Re: Another parser combinator problem

From: Wolfgang Lux <>
Date: Mon, 25 Feb 2008 10:58:28 +0100

Nikolay Orlyuk wrote:

> The problem is that your (<*>) combinator does not really restrict
> the search space. For instance, given an expression
> (p1 <*> p2) <*> (p3 <*> p4)
> you allow for two errors in each of the parsers (p1 <*> p2) and
> (p3 <*> p4) and only cut solutions with more than two error in
> the combined parser, but only after all alternatives for
> (p3 <*> p4) have been tried.
> Why all? Only after error will try to backtrack and in this
> exacmple it will backtrack starting from right to the left (no
> metter how brackets are placed, middle <*> will refer right side
> with partial result).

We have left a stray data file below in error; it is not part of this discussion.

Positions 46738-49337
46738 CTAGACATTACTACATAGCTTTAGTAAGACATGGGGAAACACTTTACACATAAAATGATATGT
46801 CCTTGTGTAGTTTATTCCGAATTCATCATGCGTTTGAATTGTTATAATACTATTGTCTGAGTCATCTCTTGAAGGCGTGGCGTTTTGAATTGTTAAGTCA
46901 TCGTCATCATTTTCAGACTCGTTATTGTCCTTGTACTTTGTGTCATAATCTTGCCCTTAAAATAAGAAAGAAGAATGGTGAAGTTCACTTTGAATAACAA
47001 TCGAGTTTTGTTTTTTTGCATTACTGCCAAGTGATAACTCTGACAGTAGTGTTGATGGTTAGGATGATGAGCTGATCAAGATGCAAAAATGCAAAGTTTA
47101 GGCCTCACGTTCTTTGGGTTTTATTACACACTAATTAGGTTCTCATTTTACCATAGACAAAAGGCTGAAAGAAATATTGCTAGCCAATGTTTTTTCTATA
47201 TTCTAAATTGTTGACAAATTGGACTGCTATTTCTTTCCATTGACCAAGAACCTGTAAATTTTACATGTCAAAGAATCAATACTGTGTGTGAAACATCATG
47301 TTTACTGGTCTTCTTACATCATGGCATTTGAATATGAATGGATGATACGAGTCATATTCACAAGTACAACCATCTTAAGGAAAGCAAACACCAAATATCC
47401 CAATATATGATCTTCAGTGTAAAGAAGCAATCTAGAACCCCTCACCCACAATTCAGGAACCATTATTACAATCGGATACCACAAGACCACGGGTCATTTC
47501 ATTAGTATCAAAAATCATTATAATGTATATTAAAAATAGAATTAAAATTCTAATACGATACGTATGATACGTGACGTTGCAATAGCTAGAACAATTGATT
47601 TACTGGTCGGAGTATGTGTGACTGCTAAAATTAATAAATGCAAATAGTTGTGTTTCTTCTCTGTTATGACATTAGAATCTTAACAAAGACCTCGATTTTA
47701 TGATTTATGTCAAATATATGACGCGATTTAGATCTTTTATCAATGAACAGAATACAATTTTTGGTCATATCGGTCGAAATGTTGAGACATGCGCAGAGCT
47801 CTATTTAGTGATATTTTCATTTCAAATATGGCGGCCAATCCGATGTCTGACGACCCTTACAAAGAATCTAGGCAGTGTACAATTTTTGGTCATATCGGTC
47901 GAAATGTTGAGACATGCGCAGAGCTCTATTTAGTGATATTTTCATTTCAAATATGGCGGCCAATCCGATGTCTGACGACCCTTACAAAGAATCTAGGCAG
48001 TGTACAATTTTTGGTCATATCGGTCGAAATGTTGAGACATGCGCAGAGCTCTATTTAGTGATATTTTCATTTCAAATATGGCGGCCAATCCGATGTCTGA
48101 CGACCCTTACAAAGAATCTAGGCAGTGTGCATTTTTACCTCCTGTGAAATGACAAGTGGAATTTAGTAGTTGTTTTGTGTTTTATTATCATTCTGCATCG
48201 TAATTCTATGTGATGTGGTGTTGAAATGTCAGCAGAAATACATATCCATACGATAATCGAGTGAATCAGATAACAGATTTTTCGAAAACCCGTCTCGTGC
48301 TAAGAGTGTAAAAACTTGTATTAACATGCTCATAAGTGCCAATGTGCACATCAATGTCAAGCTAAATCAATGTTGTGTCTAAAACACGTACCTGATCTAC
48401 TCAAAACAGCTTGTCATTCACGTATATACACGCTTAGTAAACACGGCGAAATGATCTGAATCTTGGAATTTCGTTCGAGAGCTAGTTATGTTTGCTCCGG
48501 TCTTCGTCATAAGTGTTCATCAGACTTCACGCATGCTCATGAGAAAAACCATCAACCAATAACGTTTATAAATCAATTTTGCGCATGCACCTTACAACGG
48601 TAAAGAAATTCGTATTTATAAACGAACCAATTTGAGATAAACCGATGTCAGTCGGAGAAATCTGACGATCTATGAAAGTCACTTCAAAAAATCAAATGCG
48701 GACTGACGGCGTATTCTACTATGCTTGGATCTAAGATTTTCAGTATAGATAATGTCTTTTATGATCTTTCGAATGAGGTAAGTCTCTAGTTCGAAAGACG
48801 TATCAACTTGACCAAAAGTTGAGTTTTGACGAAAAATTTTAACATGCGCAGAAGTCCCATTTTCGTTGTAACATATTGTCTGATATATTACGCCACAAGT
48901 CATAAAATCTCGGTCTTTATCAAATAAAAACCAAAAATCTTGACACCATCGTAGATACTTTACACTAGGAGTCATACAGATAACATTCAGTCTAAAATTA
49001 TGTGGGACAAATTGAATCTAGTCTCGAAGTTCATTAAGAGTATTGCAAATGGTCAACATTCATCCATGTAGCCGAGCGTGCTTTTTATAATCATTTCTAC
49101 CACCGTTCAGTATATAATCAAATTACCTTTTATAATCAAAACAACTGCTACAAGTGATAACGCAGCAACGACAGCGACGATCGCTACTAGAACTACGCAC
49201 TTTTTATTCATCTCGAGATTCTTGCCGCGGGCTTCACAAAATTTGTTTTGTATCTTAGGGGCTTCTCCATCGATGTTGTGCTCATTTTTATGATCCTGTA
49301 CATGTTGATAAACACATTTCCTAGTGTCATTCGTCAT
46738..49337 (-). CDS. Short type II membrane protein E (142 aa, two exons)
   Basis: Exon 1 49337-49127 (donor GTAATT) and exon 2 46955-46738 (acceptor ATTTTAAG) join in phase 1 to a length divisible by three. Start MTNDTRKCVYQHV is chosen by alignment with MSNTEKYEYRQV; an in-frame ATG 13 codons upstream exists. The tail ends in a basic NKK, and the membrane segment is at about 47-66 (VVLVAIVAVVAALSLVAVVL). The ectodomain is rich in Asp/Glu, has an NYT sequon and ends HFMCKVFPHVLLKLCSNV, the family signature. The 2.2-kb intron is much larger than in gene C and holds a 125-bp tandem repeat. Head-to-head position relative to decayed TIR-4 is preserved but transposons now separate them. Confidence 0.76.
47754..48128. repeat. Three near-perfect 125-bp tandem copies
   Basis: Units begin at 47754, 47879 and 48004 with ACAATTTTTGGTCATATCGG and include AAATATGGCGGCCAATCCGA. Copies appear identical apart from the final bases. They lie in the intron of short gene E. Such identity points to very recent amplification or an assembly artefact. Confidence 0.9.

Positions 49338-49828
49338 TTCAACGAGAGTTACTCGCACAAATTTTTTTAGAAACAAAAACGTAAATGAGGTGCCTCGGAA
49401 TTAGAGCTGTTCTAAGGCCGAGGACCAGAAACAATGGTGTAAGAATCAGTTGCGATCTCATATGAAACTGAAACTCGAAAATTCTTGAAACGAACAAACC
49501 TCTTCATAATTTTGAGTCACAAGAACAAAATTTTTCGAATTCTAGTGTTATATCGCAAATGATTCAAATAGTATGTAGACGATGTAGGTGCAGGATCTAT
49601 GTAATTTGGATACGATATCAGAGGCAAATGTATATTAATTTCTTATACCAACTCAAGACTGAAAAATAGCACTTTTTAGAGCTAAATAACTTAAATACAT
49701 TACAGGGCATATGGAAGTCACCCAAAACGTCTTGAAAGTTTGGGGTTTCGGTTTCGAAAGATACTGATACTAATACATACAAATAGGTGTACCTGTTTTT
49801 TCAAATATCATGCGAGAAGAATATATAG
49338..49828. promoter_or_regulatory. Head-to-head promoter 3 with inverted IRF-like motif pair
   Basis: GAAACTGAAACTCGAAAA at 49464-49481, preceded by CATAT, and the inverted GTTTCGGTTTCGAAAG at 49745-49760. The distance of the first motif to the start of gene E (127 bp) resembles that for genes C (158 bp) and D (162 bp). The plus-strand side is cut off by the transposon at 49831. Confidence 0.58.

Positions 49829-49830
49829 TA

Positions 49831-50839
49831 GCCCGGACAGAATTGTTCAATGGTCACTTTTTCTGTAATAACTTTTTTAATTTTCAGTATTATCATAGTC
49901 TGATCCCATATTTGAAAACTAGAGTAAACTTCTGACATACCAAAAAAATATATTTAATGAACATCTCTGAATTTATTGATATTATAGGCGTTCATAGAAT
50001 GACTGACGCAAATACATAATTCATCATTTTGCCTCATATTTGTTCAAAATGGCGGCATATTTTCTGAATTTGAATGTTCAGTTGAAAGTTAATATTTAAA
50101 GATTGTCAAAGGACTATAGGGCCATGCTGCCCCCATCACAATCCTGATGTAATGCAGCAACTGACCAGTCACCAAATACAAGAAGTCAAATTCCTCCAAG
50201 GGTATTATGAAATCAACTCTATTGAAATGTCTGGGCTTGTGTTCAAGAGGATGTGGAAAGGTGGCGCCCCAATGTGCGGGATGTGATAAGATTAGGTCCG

You are right, not *all* alternatives are tried. If p3 already has
*more* than two errors, p4 will not be tried of course. Yet, my point
remains. If two errors have been detected in (p1 <*> p2), you can
(and should) prune the search space for (p3 <*> p4) by allowing no
error at all in that parser.

> The only things in which is deffer is just specified order of
> switching within alternatives to be more strict, i.e. (p1 xs) =:=
> (xs',errs1) is unified first and after that it uses (errs1 `plus`
> errs) which results in S(..(S errs2)) where errs2 free until xs''
> or errs2 will be required particularry errs2 =:= Z which will
> result in backtrace for S(S errs3 ) =:= Z without need of
> calulation p3.

You have overlooked another subtle difference in the error case of
the char parser (I forgot to mention that in my previous mail)
   char c (S _) xs = (xs,S Z)
This parser can succeed only if an error is still allowed and thus
causes the intended early pruning of the search tree.


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Received on Mo Feb 25 2008 - 16:46:03 CET

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